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Wedding / Event Videography Techniques
Shooting non-repeatable events: weddings, recitals, plays, performances...


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Old July 27th, 2016, 02:44 PM   #16
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Re: A Wedding or a Funfair?

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Originally Posted by Roger Gunkel View Post

It's the weddings themselves that have all become identical, where you could basically drop any family into another wedding and everything would be the same. The ceremony is almost incidental. There are certainly times when I have been editing recently when I have felt that I could keep a stock of clips of the same regularly repeated props, to save me even bothering to film them each time. Mmmm!!! perhaps a new business idea, anyone want to hire a clip pool of standard wedding shots :-)

Roger
Surely they were always identical. Were Weddings 20-30 years ago such varied events with no two alike. Were Ceremonies back then rich in diversity or just using the same theme and words. I think Roger you have less a problem with a lack of variety but more with what the norm currently is. Weddings as you say are about entertaining the guests with lots of different sideshows, gimmicks and trinkets to keep the mob amused. Some of it is down to a hotels set package, which the couple for lack of time and experience accept, and in other cases down to what the couple have seen at other Weddings they attend. Only those willing to be really creative are up to making their Wedding Day unique.

If your taste is for the traditional, then I can understand the current trend for funfair style booths isn't going to win you over, but if you're as wacky as me, then all that nonsense becomes something to enjoy rather than rant over.

Not to say that I don't have my own rants and opinions of course over some of the Weddings I film. However it is more the traditional side of things that bothers me more than the wacky stuff.
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Old July 27th, 2016, 04:31 PM   #17
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Re: A Wedding or a Funfair?

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Surely they were always identical. Were Weddings 20-30 years ago such varied events with no two alike. Were Ceremonies back then rich in diversity or just using the same theme and words. I think Roger you have less a problem with a lack of variety but more with what the norm currently is. Weddings as you say are about entertaining the guests with lots of different sideshows, gimmicks and trinkets to keep the mob amused. Some of it is down to a hotels set package, which the couple for lack of time and experience accept, and in other cases down to what the couple have seen at other Weddings they attend. Only those willing to be really creative are up to making their Wedding Day unique.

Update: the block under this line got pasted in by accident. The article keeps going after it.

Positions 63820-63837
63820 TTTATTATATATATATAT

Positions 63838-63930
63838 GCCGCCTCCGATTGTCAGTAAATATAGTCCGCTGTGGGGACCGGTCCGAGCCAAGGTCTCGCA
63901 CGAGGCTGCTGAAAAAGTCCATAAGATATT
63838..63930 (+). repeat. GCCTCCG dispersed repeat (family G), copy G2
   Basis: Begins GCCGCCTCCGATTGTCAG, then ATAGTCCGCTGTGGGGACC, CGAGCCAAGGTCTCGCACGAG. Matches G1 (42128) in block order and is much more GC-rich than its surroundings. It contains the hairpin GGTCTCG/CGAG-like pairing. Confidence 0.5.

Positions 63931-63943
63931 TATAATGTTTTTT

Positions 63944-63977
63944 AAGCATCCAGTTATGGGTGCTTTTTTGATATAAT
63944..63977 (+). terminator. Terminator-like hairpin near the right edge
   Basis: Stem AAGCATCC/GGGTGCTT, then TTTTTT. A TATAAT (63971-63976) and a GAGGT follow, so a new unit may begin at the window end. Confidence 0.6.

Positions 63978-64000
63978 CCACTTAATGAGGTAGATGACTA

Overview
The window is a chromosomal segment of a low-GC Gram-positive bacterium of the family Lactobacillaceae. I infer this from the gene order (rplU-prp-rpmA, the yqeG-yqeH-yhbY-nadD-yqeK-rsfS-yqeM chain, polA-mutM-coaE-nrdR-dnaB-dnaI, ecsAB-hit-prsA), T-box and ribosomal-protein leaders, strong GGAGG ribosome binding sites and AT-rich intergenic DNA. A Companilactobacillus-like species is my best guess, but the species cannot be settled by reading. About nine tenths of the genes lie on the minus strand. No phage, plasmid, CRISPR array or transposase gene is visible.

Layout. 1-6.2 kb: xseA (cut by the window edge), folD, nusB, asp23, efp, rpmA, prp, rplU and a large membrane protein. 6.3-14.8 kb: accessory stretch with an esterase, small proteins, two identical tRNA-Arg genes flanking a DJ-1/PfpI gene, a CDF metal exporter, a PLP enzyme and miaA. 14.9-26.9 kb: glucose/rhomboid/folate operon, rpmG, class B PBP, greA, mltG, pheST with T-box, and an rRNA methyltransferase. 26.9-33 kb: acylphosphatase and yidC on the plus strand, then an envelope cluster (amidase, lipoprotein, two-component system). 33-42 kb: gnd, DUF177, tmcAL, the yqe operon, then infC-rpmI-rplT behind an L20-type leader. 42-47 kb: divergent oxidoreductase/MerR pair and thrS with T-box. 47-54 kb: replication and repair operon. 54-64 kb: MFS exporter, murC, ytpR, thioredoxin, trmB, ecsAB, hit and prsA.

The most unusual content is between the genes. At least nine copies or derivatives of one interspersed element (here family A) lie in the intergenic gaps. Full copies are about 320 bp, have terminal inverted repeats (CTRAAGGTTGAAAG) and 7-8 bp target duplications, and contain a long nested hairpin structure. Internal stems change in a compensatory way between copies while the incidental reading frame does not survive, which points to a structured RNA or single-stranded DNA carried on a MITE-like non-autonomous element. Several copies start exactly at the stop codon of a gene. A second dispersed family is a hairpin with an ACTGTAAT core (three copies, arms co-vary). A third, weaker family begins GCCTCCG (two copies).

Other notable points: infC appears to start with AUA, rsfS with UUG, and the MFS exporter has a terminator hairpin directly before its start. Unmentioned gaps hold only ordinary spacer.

If your taste is for the traditional, then I can understand the current trend for funfair style booths isn't going to win you over, but if you're as wacky as me, then all that nonsense becomes something to enjoy rather than rant over.

Not to say that I don't have my own rants and opinions of course over some of the Weddings I film. However it is more the traditional side of things that bothers me more than the wacky stuff.
Weddings were always about two people committing their lives to each other in the company of family and friends, with a meal, speeches, cake cutting and leaving after the meal. That was it basically, so to a large extent a wedding was all about the people there, so yes the people were different at every wedding and so were the speeches. My perception now is that the wedding is shoe horned into a highly commercialised and scripted party package, with the focus shifted to entertaining the guests with various pre packaged and expensive side shows and tat. Just like many celebrations, the wedding has ceased being about a joining of two people and everything about a commercialised party and out partying the last wedding. What is interesting is that invariably the couple themselves are entertained by talking to their guests rather than the gimmicks!

I'm quite happy to film it all and take the money, but I don't have to sing it's praises or enjoy the plastic commercial repetitiveness that passes for entertainment.

Roger



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Old July 28th, 2016, 01:07 AM   #18
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Re: A Wedding or a Funfair?

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Weddings were always about two people committing their lives to each other in the company of family and friends, with a meal, speeches, cake cutting and leaving after the meal.
My first marriage was in 1986 and in those days it was certainly different, like you said very simple, no speeches in my case, no silly games, presentations, but just a ceremony in church, a photoshoot, a good simple meal in the venue and a first dance which started at 21:30 and then a lot of dancing and people getting drunk, including me, and having fun. We didn't spend anything else on entertainment, for that we had a DJ, I still remember today what the cost was of my entire wedding: 2250 euro and we got that same amount back in money from our guests as weddingpresent, basically the wedding paid for itself :) What I hear from couples today that should easily be multiplied by 10 and more now.